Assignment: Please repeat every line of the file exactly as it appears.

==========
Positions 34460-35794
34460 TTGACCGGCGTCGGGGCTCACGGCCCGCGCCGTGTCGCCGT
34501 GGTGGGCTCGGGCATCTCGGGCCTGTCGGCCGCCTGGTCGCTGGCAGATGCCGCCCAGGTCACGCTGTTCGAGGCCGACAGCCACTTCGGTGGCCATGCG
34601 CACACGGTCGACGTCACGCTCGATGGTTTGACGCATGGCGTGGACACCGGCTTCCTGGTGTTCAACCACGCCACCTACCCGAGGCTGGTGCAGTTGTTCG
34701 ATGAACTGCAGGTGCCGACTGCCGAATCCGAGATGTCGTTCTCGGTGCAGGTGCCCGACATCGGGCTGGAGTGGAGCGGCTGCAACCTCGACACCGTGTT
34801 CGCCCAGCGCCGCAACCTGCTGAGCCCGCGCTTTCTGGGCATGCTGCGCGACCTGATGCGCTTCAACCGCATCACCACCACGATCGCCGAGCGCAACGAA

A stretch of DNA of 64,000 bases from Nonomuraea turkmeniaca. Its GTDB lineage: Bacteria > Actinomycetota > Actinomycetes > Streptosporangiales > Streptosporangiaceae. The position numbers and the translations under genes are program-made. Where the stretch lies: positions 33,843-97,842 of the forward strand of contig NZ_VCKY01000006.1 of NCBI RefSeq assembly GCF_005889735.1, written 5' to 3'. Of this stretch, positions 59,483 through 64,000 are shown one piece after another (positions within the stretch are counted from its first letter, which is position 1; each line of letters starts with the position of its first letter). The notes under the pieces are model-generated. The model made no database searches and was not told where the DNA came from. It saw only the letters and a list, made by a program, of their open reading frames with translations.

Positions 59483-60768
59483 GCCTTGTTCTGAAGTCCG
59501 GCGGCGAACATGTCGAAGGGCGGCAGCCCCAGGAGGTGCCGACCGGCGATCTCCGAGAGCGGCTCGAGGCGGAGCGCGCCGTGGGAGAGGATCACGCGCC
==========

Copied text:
Positions 34460-35794
34460 TTGACCGGCGTCGGGGCTCACGGCCCGCGCCGTGTCGCCGT
34501 GGTGGGCTCGGGCATCTCGGGCCTGTCGGCCGCCTGGTCGCTGGCAGATGCCGCCCAGGTCACGCTGTTCGAGGCCGACAGCCACTTCGGTGGCCATGCG
34601 CACACGGTCGACGTCACGCTCGATGGTTTGACGCATGGCGTGGACACCGGCTTCCTGGTGTTCAACCACGCCACCTACCCGAGGCTGGTGCAGTTGTTCG
34701 ATGAACTGCAGGTGCCGACTGCCGAATCCGAGATGTCGTTCTCGGTGCAGGTGCCCGACATCGGGCTGGAGTGGAGCGGCTGCAACCTCGACACCGTGTT
34801 CGCCCAGCGCCGCAACCTGCTGAGCCCGCGCTTTCTGGGCATGCTGCGCGACCTGATGCGCTTCAACCGCATCACCACCACGATCGCCGAGCGCAACGAA

A stretch of DNA of 64,000 bases from Nonomuraea turkmeniaca. Its GTDB lineage: Bacteria > Actinomycetota > Actinomycetes > Streptosporangiales > Streptosporangiaceae. The position numbers and the translations under genes are program-made. Where the stretch lies: positions 33,843-97,842 of the forward strand of contig NZ_VCKY01000006.1 of NCBI RefSeq assembly GCF_005889735.1, written 5' to 3'. Of this stretch, positions 59,483 through 64,000 are shown one piece after another (positions within the stretch are counted from its first letter, which is position 1; each line of letters starts with the position of its first letter). The notes under the pieces are model-generated. The model made no database searches and was not told where the DNA came from. It saw only the letters and a list, made by a program, of their open reading frames with translations.

Positions 59483-60768
59483 GCCTTGTTCTGAAGTCCG
59501 GCGGCGAACATGTCGAAGGGCGGCAGCCCCAGGAGGTGCCGACCGGCGATCTCCGAGAGCGGCTCGAGGCGGAGCGCGCCGTGGGAGAGGATCACGCGCC